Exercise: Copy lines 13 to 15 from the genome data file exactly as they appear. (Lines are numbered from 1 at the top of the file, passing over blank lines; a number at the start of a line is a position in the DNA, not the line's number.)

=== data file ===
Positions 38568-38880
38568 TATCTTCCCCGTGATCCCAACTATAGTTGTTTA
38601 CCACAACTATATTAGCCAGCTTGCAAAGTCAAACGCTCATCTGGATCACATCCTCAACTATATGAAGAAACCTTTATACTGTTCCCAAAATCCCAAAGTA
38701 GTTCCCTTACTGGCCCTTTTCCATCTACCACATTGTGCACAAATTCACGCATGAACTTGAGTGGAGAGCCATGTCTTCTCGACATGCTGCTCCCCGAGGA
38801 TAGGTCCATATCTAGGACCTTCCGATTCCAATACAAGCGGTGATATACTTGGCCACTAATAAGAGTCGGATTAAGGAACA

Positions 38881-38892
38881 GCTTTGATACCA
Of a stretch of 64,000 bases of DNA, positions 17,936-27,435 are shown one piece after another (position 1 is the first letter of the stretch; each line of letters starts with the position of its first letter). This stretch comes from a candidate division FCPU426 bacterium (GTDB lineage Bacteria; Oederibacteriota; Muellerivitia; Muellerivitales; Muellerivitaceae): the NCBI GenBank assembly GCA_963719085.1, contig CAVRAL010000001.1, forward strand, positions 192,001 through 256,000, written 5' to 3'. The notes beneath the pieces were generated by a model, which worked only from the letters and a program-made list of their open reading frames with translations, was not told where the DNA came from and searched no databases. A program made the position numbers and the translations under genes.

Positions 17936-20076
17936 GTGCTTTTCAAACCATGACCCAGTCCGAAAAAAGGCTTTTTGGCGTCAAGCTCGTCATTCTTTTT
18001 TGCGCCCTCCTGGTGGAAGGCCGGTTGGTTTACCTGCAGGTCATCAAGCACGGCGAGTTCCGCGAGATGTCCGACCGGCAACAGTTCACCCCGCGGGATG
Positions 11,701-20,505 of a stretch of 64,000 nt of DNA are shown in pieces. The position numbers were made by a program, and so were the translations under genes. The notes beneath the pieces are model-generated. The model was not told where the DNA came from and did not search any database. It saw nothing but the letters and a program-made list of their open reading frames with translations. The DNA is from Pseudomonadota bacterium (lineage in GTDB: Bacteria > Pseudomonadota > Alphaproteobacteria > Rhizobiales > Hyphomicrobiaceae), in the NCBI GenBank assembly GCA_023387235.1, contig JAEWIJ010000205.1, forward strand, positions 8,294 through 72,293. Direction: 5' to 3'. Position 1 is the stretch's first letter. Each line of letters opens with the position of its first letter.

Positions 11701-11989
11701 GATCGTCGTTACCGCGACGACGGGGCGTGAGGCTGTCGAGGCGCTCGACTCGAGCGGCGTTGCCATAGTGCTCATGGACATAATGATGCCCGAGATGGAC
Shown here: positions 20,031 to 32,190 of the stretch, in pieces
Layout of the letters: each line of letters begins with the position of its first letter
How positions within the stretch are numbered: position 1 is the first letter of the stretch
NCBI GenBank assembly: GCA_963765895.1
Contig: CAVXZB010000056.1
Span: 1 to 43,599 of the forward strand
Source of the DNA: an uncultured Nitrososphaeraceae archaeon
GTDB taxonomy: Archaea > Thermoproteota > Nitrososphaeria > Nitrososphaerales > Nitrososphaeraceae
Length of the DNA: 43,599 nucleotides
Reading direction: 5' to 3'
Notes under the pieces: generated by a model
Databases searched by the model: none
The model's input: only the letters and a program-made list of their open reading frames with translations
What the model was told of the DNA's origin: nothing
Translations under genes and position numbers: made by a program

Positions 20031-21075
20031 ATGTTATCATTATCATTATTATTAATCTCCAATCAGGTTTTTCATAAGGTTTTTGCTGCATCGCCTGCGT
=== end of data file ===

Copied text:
Positions 11701-11989
11701 GATCGTCGTTACCGCGACGACGGGGCGTGAGGCTGTCGAGGCGCTCGACTCGAGCGGCGTTGCCATAGTGCTCATGGACATAATGATGCCCGAGATGGAC
Shown here: positions 20,031 to 32,190 of the stretch, in pieces